above to get the answer) changes the sign of H. This is equivalent to multiplying the
reaction by the constant 1.
3.

The answer is (2).


Hrxn = molesHf(products) molesHf(reactants)
3536 kJ = 5 mol (393.5 kJ mol1) + 6 mol (285.8 kJ mol1)
1 mol Hf(C5H12(l)) 8 mol (0 kJ mol1)

Page 2 of 11

Hf(C5H12(l)) = 146.3 kJ mol1


4.

CS2 + 3O2 CO2 + 2SO2

H = 1103.4 kJ

H = Hf(CO2) + 2Hf(SO2) Hf(CS2) 3Hf(O2)


1103.4 = 393.13 + 2(296.53) Hf(CS2) 3(0)
Hf(CS2) = +117.2 kJ mol1
5.

The answer is (5).


(1) The standard enthalpy of formation of an element in its standard state is defined to be zero.
(2) When the system does work on the surroundings, the internal energy of the system decreases.
(3) The values of q and w depend upon the path.
(4) S is a state function.
(5) Each unique state of a system must have a unique value of S.

6.

The answer is (4).


H is the heat transferred into or out of the system in a constant pressure process.
H = qp = +25.33 kJ
Note that H is positive because heat is absorbed by the system.

7.

The answer is (1).


For a process carried out reversibly:
q
S = rev
T
H rev
(for a constant pressure process, q = H)
=
T
+ 25330 J
= +130.0 J K1
195 K
(Entropy has increased, since the final state is a gas, which is more disordered than the initial
state solid form.)

S =

8.

The answer is (5).


G = 0 if the process is carried out reversibly; i.e., incremental steps are made between the
initial and final states such that the system is always in equilibrium.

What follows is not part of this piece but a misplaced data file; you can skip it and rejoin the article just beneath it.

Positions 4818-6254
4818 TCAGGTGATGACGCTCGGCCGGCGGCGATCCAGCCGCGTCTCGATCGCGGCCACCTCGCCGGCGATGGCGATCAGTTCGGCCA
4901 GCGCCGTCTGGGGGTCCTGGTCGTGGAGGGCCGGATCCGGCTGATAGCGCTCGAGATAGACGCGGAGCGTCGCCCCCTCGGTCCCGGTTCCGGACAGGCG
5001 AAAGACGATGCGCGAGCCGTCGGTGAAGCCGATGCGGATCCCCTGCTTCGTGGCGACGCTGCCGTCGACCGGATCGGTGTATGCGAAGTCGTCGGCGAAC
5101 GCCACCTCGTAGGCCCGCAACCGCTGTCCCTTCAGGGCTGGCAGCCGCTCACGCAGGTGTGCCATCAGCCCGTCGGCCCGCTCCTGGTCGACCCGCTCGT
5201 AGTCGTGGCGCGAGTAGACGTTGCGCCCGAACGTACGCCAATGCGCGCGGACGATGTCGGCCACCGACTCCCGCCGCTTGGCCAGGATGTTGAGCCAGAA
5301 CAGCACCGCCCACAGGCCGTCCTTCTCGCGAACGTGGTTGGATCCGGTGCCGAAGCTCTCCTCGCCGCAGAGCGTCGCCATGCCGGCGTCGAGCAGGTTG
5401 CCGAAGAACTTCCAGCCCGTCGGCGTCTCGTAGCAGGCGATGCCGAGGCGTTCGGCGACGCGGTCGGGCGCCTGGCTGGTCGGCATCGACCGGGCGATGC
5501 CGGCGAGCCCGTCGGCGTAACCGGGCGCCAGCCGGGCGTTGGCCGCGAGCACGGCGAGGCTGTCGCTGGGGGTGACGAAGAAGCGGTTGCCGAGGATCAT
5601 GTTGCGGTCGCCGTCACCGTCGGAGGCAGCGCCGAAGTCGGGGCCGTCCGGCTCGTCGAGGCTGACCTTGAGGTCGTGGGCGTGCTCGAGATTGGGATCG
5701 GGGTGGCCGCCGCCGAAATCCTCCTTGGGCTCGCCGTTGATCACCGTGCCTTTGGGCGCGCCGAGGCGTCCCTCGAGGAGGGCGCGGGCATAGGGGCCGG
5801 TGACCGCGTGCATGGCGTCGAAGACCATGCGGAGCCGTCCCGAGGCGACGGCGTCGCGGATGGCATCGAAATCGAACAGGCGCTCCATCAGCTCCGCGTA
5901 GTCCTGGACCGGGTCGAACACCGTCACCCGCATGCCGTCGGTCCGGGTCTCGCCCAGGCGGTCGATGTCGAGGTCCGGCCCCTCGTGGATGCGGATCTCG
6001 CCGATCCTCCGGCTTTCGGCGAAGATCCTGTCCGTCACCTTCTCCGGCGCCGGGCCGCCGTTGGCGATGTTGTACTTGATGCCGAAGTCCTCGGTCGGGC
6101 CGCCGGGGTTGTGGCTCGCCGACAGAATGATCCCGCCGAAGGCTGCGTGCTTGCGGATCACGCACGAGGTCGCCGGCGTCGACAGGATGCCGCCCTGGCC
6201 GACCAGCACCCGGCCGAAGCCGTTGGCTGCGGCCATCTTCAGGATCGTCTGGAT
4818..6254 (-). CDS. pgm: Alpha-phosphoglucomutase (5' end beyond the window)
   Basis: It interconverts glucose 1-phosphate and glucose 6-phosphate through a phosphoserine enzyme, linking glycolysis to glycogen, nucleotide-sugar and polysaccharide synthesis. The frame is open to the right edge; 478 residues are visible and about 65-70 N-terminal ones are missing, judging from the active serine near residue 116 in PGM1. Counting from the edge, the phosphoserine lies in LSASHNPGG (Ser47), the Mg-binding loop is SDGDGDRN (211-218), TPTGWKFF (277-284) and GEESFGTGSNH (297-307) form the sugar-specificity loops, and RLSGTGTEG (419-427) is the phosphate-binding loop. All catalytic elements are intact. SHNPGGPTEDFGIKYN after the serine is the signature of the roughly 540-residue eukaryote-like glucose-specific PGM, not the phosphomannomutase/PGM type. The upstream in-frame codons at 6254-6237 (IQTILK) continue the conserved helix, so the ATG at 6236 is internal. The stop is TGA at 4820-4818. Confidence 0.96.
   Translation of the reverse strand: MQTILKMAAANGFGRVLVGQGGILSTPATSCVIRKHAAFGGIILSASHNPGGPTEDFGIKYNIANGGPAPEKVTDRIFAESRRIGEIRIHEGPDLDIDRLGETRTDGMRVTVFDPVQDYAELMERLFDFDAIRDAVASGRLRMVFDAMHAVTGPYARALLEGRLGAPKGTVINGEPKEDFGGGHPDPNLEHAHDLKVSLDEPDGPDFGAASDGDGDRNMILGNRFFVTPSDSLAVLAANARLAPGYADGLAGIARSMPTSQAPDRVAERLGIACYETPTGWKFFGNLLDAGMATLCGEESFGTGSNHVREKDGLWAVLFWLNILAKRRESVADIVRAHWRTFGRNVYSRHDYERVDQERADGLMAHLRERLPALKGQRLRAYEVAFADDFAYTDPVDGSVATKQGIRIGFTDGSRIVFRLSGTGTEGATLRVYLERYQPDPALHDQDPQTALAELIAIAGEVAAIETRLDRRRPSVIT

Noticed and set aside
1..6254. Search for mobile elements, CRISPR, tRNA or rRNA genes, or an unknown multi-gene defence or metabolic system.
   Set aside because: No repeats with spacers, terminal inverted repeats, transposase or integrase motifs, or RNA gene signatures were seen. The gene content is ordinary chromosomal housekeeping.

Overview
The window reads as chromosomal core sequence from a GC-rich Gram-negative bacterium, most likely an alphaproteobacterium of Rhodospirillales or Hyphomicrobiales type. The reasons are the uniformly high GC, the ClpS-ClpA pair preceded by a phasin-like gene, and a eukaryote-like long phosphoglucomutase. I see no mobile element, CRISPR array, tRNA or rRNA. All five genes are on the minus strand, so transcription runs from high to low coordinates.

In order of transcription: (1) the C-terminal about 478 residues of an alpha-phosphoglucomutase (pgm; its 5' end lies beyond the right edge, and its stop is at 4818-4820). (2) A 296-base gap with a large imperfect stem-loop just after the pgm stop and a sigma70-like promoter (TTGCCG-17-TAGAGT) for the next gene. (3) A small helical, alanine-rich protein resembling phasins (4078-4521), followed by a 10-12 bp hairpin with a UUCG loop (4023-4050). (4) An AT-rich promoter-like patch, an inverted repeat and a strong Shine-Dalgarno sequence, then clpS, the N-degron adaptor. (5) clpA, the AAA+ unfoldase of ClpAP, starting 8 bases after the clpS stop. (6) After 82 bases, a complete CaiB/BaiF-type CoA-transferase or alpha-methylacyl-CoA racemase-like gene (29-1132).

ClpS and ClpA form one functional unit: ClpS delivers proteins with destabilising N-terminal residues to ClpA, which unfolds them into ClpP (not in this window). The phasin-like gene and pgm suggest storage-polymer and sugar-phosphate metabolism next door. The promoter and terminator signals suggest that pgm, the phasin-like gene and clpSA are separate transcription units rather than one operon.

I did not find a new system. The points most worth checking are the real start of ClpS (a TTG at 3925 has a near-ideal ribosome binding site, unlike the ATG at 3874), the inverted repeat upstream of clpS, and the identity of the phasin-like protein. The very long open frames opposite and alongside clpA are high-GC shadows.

Page 3 of 11

9.

The answer is (1).


S = S(g) S(s)
S(s) = S(g) S
= (197.7 130.0) J K1 = +67.7 J K1

10.

C6H6 (l) C6H6 (s) at 1atm and 279 K, S = 35.66 J K1 mol1

S =

q rev H
=
T
T

H = TS
(note: G = H TS = 0)
= 279 K (35.66 103 kJ mol1 K1)
= 9.95 kJ mol1
Therefore, for C6H6 (s) C6H6 (l), H = +9.95 kJ mol1
11-13. 11: The answer is (3)
12. The answer is (1, 4)
13. The answer is (2)
(1)
(2)
(3)
(4)

G = H T S
+,
+
+ +
+
+
+

+ +
,+

non-spontaneous at low T, spontaneous at high T


never spontaneous
always spontaneous
spontaneous at low T, non-spontaneous at high T

G < 0 for a spontaneous process.


G > 0 for a non-spontaneous process.
T is in Kelvin and is always positive.
14.

The answer is (2).


H = molesHf(products) molesHf(reactants)
507 kJ = 2 mol Hf(Ag2S) + 2 mol (242 kJ mol1)
4 mol (0 kJ mol1) 2 mol (20.5 kJ mol1) 1 mol (0 kJ mol1)
Hf(Ag2S) = 32 kJ mol1

15.

The answer is (4).


S = molesS(products) molesS(reactants)

Page 4 of 11

119 J K1 = 2 mol S(Ag2S) + 2 mol (+189 J mol1 K1)


4 mol (42.6 J mol1 K1) 2 mol (206 J mol1 K1) 1 mol (205 J mol1 K1)
S(Ag2S) = +145.2 J mol1 K1
16.

The answer is (2).


G = H TS
= 507,000 J (298K)(119 J K1)
= 471,538 J = 471.5 kJ

17.

The answer is (5).


G = RT lnK
471,538 J = (8.314 J mol1 K1)(298K) ln K